Shabazz Napier can sense a shift or force it, can slip through an opening or slice it, can weave a scheme or unweave it, can find free space or create it, can kick the ball out or drive it, can float a pass or fling it, can fake a jumper or drain it, can quicken his step or slam it. By now everyone knows what he can do. But the special thing about an athlete like Napier is that he’ll do what you know he can do, what you expect him to do, and it will still seem surprising and new.
It took a little time, a little patience — perhaps a little experience — and a little help. After a breakneck start for UConn on Sunday afternoon, Michigan State had slowed the pace, increased the banging-body pressure. The Spartans ended the first half and started the second on a steady surge, stretching their lead to nine. Napier, though, was calm, and so were the others. Even down, there were some encouraging signs for UConn. The Huskies were keeping the ball out of the paint; Adreian Payne was sending up 3s instead of muscling the ball inside; Branden Dawson and Keith Appling were almost absent; Michigan State had turned the ball over eight times in the first half alone. The Spartans had played an exhausting game against a suffocating Virginia late Friday night, and it showed. Despite having the potential to overmatch UConn’s smaller players, Michigan State finished the game with only six offensive rebounds. Dawson, who had 24 points and 10 rebounds against Virginia, shot just 1-3 and turned the ball over three times as Connecticut’s players collapsed on him. The Spartans’ guards combined for 11 turnovers — some of them baffling. Even while ahead, the talented team that had seemed to come together in the past month, after struggling with injuries all year, appeared to be a little out of sync.
Every UConn fan — which is to say, most of Madison Square Garden — was waiting for Shabazz to take over. The Michigan State fan sitting next to me, in dreadful agony, was waiting for it. The NCAA, desperate for a stay-in-school poster boy, was waiting for it. Kevin Ollie was waiting for it. Finally, Ollie asked for it.
“When Coach looks at me a certain way, I just know I got to be more aggressive,” Napier said afterward. Three and a half minutes into the second half, Napier hit a 3, which started a 12-0 run.
Napier scored 17 of his 25 points in the second half. When Michigan State closed the lead to two with 2:38 remaining, he hit a long, soaring jump shot off a screen from DeAndre Daniels. When the Spartans came within two again, with 31 seconds remaining, Napier stood high above the arc and shot an air ball — but jackknifed his body as he did it, kicking out and reaching forward. Appling’s contesting hand brushed, barely, Napier’s wrist. It was Appling’s fifth foul. Napier went to the line and hit his three shots. Game over.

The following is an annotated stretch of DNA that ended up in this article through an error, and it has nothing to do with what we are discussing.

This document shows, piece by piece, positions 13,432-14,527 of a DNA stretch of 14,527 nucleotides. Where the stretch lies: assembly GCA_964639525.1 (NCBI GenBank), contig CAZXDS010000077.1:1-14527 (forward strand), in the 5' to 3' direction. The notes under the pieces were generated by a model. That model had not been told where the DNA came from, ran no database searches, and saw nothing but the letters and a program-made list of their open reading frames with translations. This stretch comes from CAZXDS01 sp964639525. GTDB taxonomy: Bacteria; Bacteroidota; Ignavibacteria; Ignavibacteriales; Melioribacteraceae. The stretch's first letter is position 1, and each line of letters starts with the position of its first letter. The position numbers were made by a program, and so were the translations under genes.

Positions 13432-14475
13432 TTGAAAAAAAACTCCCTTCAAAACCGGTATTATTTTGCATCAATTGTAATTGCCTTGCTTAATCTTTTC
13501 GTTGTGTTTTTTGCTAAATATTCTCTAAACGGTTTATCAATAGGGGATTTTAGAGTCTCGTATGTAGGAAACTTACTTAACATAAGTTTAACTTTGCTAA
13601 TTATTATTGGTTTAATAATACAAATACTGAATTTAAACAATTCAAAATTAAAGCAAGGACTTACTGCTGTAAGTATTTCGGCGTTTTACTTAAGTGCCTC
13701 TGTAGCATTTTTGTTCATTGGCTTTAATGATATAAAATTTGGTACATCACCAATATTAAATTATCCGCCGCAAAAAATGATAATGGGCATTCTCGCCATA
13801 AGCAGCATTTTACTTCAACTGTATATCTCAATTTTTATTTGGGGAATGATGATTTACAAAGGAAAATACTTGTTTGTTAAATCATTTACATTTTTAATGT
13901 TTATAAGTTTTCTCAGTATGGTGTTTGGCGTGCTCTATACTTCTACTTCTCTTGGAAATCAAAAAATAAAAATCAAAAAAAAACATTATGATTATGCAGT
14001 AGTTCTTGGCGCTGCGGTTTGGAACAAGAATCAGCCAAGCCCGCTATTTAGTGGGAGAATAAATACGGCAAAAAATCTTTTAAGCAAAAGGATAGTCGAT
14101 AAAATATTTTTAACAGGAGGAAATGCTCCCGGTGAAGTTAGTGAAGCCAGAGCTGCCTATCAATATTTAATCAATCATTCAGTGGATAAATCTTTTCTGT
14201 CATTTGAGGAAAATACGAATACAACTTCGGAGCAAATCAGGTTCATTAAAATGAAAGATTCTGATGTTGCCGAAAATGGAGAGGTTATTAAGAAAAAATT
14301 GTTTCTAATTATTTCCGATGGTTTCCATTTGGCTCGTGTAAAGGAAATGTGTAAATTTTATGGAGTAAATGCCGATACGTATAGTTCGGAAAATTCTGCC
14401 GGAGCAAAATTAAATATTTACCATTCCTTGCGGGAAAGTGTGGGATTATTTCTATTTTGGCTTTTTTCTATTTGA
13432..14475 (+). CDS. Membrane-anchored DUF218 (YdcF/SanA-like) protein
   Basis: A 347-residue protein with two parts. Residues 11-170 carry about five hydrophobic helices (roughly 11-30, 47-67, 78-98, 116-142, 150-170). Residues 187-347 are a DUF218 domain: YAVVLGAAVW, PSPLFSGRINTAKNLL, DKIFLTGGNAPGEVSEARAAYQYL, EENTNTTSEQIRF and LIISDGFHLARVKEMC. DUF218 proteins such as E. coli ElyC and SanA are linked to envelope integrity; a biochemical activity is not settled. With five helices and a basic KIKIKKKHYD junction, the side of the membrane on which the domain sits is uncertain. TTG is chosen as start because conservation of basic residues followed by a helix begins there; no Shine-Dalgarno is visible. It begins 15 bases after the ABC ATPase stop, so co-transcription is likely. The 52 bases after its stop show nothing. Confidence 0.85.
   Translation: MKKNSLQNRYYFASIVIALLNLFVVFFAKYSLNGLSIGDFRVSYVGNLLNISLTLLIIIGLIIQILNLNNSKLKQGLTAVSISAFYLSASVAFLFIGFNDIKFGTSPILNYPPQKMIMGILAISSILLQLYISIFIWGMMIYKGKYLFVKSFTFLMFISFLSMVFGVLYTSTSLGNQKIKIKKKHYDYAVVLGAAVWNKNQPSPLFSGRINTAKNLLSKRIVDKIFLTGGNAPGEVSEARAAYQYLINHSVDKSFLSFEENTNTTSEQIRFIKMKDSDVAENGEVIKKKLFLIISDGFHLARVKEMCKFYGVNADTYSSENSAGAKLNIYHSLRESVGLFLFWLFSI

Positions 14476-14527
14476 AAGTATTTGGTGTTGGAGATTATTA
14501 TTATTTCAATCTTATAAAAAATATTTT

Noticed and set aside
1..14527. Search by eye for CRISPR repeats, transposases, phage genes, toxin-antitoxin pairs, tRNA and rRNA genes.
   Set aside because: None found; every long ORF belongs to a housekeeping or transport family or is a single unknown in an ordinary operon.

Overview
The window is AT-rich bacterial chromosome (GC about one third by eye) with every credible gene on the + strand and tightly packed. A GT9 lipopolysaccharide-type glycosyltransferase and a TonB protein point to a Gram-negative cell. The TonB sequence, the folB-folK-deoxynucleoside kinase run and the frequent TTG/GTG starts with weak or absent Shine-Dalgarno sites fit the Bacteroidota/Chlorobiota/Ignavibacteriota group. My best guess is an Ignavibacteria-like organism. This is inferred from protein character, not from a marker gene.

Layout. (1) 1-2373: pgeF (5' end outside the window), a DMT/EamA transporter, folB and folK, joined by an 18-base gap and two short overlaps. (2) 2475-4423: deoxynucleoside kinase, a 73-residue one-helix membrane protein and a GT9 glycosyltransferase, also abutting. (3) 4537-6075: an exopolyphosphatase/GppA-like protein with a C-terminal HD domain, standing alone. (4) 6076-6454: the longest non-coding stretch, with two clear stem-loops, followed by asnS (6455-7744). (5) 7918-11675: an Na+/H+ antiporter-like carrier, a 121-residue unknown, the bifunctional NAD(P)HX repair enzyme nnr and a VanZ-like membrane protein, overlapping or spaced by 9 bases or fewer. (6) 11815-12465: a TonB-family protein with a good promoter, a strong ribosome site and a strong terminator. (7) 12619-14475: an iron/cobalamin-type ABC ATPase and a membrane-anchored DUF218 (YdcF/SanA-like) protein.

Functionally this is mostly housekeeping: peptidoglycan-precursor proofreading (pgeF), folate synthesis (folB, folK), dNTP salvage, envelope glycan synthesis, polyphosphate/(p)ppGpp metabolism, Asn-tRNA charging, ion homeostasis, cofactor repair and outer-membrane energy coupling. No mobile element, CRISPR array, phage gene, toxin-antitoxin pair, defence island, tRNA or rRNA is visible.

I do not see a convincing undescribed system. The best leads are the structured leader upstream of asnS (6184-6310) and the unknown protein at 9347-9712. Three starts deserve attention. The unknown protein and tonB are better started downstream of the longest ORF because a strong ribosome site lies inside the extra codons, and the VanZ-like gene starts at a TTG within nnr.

Nine of his 17 second-half points came from free throws.
During the second half last night, Appling was continually wrong-footed by Napier, continually surprised. But who wasn’t surprised by Napier at times? “I remember this one time he just pulled up, maybe four minutes in — I’m running back on defense, and I’m like, ‘Oh my god, oh my god, how did he make that shot?’” said forward Niels Giffey, who’s played with Napier for four years, in the locker room.
Napier is 6-foot-1 and 180 pounds, and he has the soft cheeks and smile of a child. He’s not like UConn’s other dervish of a guard, Ryan Boatright, who came into the locker room after a brilliant game against Iowa State in the Sweet 16, settled himself into his locker, leaned back, and licked his lips in playful satisfaction before speaking. Napier comes across as quiet, earnest, and encouraging; he talks to reporters in a kind tone, like he wants to please them. His style on the court can seem strangely, deceptively shy — whether he forces his shot or dazzles. He does not thunder around the rim. He hesitates and then exploits the hesitation. He floats his passes; he rides his dribble. He curves into his jumpers and scissor-kicks out of them. Sometimes, for a moment as he hangs there after releasing the ball, he looks like he might fall. He never falls.